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We explore the interfaces of recently-emerging synthetic and processing technologies in organic synthesis. Our goals are to:

1) unearth new chemistry for formation of Carbon-Carbon or Carbon-Heteroatom bonds

2) tame high-energy, reactive intermediates for use in oxidation or reduction reactions

3) develop sustainable, safer and scalable methods as alternatives for existing chemical transformations.


Synthetic Photoelectrochemistry


Single Electron Transfer (SET) chemistry affords unconventional reactivity modes & intermediates, serving as a platform for innovative bond constructions, deconstructions and functional group transformations. SET chemistry can be easily accessed by two key vehicles, namely: 1) visible light photoredox catalysis (PRC) and 2) synthetic organic electrochemistry (SOE). Both methods offer phenomenal capabilities to chemists & have changed the landscape of small molecule synthesis. However, both methods suffer fundamental drawbacks. In visible light PRC, the available energy for SET processes is constrained by visible photon energy. Sacrificial oxidants/reductants are needed for net-oxidative/reductive processes, which are atom uneconomical and interfere with downstream chemistry. In SOE, high applied potentials can often encourage unselective, deleterious redox processes.

PRC and SOE are often regarded as competing technologies. Their fusion has been largely overlooked, but overcomes multiple limitations of the parent technologies.

The Barham Lab harnesses the synergy of PRC and SOE: "Synthetic Photoelectrochemistry" (PEC) in small molecule organic synthesis.



1) electrochemically-mediated PhotoRedox Catalysis - "e-PRC"

Electrochemistry is directly involved in the PRC cycle. This concept has three benefits:

(i) Electrochemistry builds up a base layer of redox energy, 'topped-up' by photon redox energy, thereby generating "super-redox" agents in a transient fashion. Substrates can be engaged beyond the reach of PRC and SOE, selectively under mild conditions.

(ii) Sacrificial reductants/oxidants in PRC are replaced by cathodic/anodic current, increasing atom economy & removing interfering by-products.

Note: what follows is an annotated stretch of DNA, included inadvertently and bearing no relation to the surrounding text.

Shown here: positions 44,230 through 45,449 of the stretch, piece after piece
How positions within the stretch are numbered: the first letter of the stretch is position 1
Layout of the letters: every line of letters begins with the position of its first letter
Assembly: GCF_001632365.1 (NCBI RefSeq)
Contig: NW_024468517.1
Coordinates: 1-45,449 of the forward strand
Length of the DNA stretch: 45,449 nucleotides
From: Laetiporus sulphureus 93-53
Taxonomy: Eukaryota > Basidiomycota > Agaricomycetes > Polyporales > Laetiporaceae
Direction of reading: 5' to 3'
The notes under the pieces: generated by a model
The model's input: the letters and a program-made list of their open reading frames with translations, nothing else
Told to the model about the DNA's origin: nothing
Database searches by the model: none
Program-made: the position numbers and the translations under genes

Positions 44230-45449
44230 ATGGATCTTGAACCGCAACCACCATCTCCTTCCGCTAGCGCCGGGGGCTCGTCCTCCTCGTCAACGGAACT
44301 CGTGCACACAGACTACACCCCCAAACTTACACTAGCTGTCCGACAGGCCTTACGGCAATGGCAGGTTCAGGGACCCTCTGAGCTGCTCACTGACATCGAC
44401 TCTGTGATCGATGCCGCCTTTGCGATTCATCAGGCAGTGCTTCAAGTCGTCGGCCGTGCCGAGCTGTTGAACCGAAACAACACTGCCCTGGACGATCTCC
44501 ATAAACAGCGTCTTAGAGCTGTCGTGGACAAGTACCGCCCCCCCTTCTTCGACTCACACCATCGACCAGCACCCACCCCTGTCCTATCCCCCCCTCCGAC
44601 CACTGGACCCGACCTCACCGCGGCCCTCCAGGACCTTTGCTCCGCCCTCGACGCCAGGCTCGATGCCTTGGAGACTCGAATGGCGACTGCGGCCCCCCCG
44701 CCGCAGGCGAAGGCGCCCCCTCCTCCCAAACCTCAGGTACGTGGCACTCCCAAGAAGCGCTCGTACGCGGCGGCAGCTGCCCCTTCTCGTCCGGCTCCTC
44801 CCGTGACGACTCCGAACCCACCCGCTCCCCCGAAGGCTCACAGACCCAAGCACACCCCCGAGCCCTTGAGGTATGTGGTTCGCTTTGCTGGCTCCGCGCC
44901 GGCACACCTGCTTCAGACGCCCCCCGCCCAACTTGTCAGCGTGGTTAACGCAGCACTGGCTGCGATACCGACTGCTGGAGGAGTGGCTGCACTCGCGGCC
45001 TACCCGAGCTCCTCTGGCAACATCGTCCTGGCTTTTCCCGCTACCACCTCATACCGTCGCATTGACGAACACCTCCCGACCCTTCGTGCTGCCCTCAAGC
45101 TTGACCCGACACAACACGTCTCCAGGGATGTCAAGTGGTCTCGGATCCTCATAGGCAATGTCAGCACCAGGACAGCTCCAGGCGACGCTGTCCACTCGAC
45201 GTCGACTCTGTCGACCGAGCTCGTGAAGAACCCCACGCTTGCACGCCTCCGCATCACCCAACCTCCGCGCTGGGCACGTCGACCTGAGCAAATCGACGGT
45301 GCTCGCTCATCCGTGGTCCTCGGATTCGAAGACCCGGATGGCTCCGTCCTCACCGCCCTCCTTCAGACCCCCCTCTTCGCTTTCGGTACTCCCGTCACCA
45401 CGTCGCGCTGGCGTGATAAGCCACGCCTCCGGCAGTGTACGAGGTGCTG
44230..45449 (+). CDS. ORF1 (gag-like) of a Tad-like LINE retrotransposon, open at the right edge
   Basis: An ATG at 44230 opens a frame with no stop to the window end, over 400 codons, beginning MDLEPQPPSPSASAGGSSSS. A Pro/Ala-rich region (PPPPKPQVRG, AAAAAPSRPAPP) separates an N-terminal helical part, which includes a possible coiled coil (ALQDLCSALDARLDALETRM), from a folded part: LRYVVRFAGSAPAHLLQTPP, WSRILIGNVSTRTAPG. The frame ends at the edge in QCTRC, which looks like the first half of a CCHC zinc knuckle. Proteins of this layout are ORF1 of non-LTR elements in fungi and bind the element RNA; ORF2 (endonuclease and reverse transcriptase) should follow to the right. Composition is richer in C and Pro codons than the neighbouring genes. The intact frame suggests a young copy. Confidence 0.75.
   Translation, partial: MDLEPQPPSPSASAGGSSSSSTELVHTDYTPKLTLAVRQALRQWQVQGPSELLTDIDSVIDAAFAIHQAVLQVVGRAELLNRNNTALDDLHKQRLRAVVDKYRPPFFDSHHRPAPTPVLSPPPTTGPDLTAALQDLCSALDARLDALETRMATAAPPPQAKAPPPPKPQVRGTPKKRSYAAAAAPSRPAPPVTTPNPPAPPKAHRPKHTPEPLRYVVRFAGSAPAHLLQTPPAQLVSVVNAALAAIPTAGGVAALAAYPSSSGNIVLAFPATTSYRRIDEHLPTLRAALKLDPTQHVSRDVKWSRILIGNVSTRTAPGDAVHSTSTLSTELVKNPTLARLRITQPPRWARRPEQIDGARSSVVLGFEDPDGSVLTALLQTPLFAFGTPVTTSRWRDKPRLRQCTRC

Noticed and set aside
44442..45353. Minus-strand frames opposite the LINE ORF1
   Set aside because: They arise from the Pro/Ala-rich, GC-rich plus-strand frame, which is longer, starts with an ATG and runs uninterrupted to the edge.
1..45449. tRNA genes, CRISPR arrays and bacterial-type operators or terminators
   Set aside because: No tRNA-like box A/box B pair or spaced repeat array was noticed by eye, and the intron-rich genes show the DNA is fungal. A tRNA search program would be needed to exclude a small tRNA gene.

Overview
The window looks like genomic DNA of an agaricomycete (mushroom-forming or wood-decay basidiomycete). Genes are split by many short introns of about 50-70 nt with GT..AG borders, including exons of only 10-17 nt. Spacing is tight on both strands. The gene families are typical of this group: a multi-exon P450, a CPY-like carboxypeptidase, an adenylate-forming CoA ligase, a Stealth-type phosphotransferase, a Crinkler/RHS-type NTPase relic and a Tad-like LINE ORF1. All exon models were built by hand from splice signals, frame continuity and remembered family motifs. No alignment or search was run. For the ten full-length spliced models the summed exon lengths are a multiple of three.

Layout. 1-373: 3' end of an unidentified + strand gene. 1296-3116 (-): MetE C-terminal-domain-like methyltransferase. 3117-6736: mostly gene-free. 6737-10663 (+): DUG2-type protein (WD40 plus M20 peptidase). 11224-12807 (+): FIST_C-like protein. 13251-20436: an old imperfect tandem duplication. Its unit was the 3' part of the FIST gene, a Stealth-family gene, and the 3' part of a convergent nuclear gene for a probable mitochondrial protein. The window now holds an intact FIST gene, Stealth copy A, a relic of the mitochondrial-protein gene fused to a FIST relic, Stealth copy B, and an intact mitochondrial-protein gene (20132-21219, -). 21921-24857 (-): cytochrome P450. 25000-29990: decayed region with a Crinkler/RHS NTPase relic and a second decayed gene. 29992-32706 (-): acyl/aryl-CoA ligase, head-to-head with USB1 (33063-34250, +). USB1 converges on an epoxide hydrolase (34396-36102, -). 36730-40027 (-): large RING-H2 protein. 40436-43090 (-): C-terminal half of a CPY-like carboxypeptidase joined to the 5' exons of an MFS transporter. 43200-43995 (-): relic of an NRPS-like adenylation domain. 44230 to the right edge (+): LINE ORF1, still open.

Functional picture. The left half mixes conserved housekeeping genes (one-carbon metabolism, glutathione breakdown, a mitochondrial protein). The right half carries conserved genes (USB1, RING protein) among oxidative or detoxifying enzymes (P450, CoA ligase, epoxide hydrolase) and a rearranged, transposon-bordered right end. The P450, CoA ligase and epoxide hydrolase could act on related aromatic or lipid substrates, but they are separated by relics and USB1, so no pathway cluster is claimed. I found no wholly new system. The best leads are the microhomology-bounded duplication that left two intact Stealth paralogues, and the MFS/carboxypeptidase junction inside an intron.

(iii) electrogenerated radical ion photocatalysts (PCs) are colored, but neutral precursors need not be. This expands the scope of molecular architechtures that can be used as photocatalysts.


The mechanism isn't as simple as drawn above. Radical ion photocatalysts typically live shorter than diffusion, but function successfully in catalysis. Moreover, their photochemistry occurs at higher excited states than the first excited state, breaking Kasha's rule. 

Substrate-radical ion preassembly is necessary for reactivity, allowing ultrashort-lived excited states to participate in SET and allowing photophysical deactivations to be circumvented.

AK Barham has developed radical ion photocatalysts for both super-oxidations (up to ~ +4.4 V vs. SCE) and super-reductions (up to ~ -3.8 V vs. SCE). These were used to engage highly electron deficient arenes in oxidation, or activated alcohols in reduction, ultimately forming or cleaving strong carbon-heteroatom (C-N, C-O) bonds.

See Publications for further information.


2) interfacial PhotoElectroChemistry - "dPEC"

Photon energy is harnessed by a "photoelectrode" which engages substrates at the electrode surface in a mild fashion, offsetting high applied potentials otherwise required in the absence of light. Mirrors the concept of a photoelectrochemical cell, but for use with organic substrates instead of oxidation of H2O:

iPEC concept


Flow Chemistry

1) Heterogeneous flow photochemistry

Photochemical reactions suffer on scale-up due to the physical constraints governing transfer of photons to (or from) the reaction. Processing in continuous flow (CF) offers short path lengths for light transmission that markedly enhance reaction efficiency. The application of backpressure on the flow allows us to safely use gaseous reagents and to handle reactions that evolve gaseous products.


Slurry-capable / liquid-liquid flow reactor


Gas-liquid flow reactor

For example research projects, check out this webinar. (from 47:22 min)

Check out our latest publication in Green Chem., handling diazo compounds in flow (without the bang!) in a catalyst-free photocyclopropanation of heterocycles under safe, sustainable and scalable conditions.


The Barham Lab leverages CF for enabling and scaling photochemical, electrochemical and photoelectrochemical reactions.


 2) Microwave flow chemistry

***Coming Soon***

See Publications for further information.

  1. Fakulty of Chemistry and Pharmacy
  2. Institute of Organic Chemistry

Joshua Barham



Sofja Kovalevskaja Group Leader

Office: CH 23.2.80

Phone +49 (0)941 943-4373